I used to go to matinees in the holidays with friends. And I remember my friend and I, we must have been about ten, queuing up for hours to see this wonderful film at the Queens in Rushey Green. It was next to the Lewisham Hippodrome. It was the most beautiful cinema. It was very tiny. There were a few marble steps up to these gold-handled glass doors and then there was a central paybox. I think you went in either side. I remember low ceilings, very narrow inside, and lots of brass. There was a brass rail halfway down with a red plush curtain and presumably the expensive seats were behind and the cheaper ones in front. On the left-hand side, there were only three or four seats against the wall before the aisle, just a few seats down the side. I can see it now: it was quite narrow but tall and arched, so it was definitely a mini electric palace.

And I remember queuing for hours to see this film with my friend and when we finally got in and were sitting there watching this film, the usherette came up with a torch and shone it one me. And there was my dad who was terribly cross because he’d obviously got very worried that I hadn’t come home. He knew that I’d gone to the pictures and he’d come to find me and fetch me out.

Talk about being shown up in the cinema, I remember going to the Gaumont at Lewisham with my mum and my aunt and it was in the afternoon and just a few people in there, and they’d bought the cheaper seats at the front. And I remember my aunt, who was always a bit of a girl, she said, “Come on, there are loads of seats – let’s move back.” And we moved back and, of course, the usherette came and told us off and made us move forward again. There was no one sitting at the front at all and I was very embarrassed by that.

What was the Gaumont like as a building?

The Gaumont at Lewisham was a palace. We never, ever went in the circle at the Gaumont. It was obviously far too expensive for my mum. We always went in the stalls. And what I do remember is queuing to get into a film that everybody wanted to go and see. And once you’d bought your ticket, on each side of the foyer they had these “corrals” and you would go into this corral which had a brass rail and you would queue inside that. And then they would let you into the back of the stalls where they had more corrals, which I’ve never seen anywhere else. The cinema was enormous – I think it must have had about six aisles. Right at the back, you had the low wall on the back seats and then you had this step up away from the back aisle and that had the brass rails round it. So you were let into one of these corrals where you stood and you were higher than the seats so you could watch the film. And then they would gradually get you out and seat you.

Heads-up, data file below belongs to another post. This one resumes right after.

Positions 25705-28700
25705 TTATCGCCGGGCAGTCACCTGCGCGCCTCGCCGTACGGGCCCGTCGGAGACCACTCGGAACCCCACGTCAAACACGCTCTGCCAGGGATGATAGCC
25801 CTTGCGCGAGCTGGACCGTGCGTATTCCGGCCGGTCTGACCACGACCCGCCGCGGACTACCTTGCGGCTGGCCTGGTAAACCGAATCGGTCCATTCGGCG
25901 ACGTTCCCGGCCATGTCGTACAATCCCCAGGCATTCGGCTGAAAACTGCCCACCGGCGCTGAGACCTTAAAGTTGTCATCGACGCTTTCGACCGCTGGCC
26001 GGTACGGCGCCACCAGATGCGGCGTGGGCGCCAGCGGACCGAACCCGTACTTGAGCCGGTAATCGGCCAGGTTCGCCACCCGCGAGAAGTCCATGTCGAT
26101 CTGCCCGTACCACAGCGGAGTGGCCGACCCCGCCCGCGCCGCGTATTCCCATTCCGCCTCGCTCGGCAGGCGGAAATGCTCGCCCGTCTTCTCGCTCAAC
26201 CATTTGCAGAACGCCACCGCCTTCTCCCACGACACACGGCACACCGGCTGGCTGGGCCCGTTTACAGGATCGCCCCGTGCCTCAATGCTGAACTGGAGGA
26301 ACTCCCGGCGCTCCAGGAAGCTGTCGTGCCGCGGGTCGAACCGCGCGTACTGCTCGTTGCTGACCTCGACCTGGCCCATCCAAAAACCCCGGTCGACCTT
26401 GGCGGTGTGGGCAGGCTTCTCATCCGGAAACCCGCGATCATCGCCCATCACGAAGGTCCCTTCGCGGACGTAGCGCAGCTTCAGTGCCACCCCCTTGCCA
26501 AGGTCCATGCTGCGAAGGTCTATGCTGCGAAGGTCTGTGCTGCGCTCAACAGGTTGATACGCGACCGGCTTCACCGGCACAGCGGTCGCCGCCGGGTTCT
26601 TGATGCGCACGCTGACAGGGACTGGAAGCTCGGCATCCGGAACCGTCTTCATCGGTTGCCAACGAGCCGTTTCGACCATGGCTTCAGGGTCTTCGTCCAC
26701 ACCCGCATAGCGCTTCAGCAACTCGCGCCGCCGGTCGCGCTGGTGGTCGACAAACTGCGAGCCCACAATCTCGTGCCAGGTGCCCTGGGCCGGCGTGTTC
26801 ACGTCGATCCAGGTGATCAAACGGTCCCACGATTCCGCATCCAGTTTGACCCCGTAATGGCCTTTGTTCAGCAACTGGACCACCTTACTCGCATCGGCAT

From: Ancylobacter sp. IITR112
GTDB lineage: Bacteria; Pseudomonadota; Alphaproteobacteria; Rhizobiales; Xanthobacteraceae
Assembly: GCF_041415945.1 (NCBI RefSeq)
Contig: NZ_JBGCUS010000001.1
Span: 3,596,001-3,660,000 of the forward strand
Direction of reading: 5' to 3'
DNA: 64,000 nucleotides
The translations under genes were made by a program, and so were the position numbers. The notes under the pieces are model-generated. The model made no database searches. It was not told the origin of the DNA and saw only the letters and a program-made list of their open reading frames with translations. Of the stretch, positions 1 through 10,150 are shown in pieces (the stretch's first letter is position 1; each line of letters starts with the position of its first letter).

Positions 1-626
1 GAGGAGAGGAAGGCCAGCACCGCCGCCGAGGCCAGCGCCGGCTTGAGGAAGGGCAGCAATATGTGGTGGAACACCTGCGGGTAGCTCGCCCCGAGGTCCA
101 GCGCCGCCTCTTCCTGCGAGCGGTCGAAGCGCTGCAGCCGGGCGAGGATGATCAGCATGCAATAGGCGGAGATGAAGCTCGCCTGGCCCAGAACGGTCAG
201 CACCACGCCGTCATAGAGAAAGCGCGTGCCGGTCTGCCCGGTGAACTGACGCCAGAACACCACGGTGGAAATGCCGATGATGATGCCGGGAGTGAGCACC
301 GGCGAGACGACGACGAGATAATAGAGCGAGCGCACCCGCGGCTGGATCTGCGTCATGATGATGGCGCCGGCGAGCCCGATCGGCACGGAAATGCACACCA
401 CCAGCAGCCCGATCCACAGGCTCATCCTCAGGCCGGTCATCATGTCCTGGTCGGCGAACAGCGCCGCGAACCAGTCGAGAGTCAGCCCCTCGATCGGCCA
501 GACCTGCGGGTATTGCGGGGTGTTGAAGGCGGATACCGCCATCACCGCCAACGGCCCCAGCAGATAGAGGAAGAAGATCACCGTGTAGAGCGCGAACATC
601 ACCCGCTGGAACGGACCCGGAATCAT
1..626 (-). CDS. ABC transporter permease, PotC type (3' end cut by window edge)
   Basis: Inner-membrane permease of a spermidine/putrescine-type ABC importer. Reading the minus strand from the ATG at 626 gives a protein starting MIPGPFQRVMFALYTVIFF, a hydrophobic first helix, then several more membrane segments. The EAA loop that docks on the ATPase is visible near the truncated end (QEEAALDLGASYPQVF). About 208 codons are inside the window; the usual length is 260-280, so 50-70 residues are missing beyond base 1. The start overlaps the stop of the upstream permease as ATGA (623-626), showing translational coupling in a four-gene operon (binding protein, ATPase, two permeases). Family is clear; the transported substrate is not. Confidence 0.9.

And one other thing: some B picture star, Faith Domergue, had appeared at the Gaumont and there she was coming down the stairs and my mother said, “Go on, go and ask her for an autograph.” And she got my diary out and I went up and this film star used my back to write her autograph, and there was a flash, a photographer, and my mother discovered it was the local paper. And she said, “You’re going to be in the local paper.” But I never was.

Comments: Mo Heard has been an actress, publisher, writer, usherette at the National Film Theatre, and at the time of this interview in 1993 she was manager of the Actors’ Company at the Museum of the Moving Image in London. The Queen’s Hall at Rushey Green opened in 1913 and closed in 1959. The Gaumont Palace in Lewisham opened in 1932 and seated 3,050. It finally closed as a cinema in 1981. My grateful thanks to Mo Heard for permission to reproduce this interview.

Comparison between Theatres and Films

Source: H.G., quoted in J.P. Mayer, Sociology of Film: Studies and Documents (London: Faber and Faber, 1946), pp. 113-114

Text: I do not know wether [sic] I am to be considered lucky that I happened to have a wireless on when the Brainstrust [sic] was discussing the subject on which I am going to endeavour to write about.

First the cinemas [sic] good points.

One is always sure of being able to hear and see what is going on. Whereas in the thatre [sic] you are not, unless one is very near the stage, a position which is not very suitable because one can see the actors and actresses make-up.

In wartime the theatre is apt to be drab and the costumes look as if they have seen better days, also in the films one does not expect colour, unless it is in Technicolour [sic] which is very pleasing to the eye in days of war.

Once I was in the pictures seeing a film in Techni-colour called Best Foot Forward with Lucille Ball it was lovely, and the warning went, it was a very heavy raid, but I was much to interested to think about it.

I do not think that the theatre could get one, so concentrated in programme, to forget about it.

Unless one is fond of comedy the theatre can be very boring, if the artists are not good. But films must be good or at least good enough to pass the critics (who allows the films fit for the public).

Plays are not too bad in theatres, but are also apt to be boring.

Last year my sister took my mother and I to see Arsenic and Old Lace. Mummy hated it, but would not tell my sister so because it may have hurt her feelings.